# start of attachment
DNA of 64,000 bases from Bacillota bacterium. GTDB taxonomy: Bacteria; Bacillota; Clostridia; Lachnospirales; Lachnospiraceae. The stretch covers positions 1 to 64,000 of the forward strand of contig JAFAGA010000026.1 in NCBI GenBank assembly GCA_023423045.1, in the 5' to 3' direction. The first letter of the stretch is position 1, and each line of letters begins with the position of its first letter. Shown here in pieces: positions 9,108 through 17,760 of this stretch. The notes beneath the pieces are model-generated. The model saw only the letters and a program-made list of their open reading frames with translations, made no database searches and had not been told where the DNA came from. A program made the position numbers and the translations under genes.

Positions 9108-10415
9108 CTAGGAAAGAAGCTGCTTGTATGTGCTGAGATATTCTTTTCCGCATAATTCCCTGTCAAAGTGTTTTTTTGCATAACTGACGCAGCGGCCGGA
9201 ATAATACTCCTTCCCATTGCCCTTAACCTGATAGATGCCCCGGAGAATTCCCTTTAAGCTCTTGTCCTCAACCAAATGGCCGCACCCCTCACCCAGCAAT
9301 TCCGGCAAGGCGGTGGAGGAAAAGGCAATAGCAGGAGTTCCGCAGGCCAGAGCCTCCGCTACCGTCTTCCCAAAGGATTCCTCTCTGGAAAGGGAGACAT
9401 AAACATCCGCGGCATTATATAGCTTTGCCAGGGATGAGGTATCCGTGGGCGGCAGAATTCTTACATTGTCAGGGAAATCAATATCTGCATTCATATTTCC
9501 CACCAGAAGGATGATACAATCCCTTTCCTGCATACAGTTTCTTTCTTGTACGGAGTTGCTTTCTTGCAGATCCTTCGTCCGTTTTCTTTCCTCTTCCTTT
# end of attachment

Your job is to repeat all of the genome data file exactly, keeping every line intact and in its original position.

DNA of 64,000 bases from Bacillota bacterium. GTDB taxonomy: Bacteria; Bacillota; Clostridia; Lachnospirales; Lachnospiraceae. The stretch covers positions 1 to 64,000 of the forward strand of contig JAFAGA010000026.1 in NCBI GenBank assembly GCA_023423045.1, in the 5' to 3' direction. The first letter of the stretch is position 1, and each line of letters begins with the position of its first letter. Shown here in pieces: positions 9,108 through 17,760 of this stretch. The notes beneath the pieces are model-generated. The model saw only the letters and a program-made list of their open reading frames with translations, made no database searches and had not been told where the DNA came from. A program made the position numbers and the translations under genes.

Positions 9108-10415
9108 CTAGGAAAGAAGCTGCTTGTATGTGCTGAGATATTCTTTTCCGCATAATTCCCTGTCAAAGTGTTTTTTTGCATAACTGACGCAGCGGCCGGA
9201 ATAATACTCCTTCCCATTGCCCTTAACCTGATAGATGCCCCGGAGAATTCCCTTTAAGCTCTTGTCCTCAACCAAATGGCCGCACCCCTCACCCAGCAAT
9301 TCCGGCAAGGCGGTGGAGGAAAAGGCAATAGCAGGAGTTCCGCAGGCCAGAGCCTCCGCTACCGTCTTCCCAAAGGATTCCTCTCTGGAAAGGGAGACAT
9401 AAACATCCGCGGCATTATATAGCTTTGCCAGGGATGAGGTATCCGTGGGCGGCAGAATTCTTACATTGTCAGGGAAATCAATATCTGCATTCATATTTCC
9501 CACCAGAAGGATGATACAATCCCTTTCCTGCATACAGTTTCTTTCTTGTACGGAGTTGCTTTCTTGCAGATCCTTCGTCCGTTTTCTTTCCTCTTCCTTT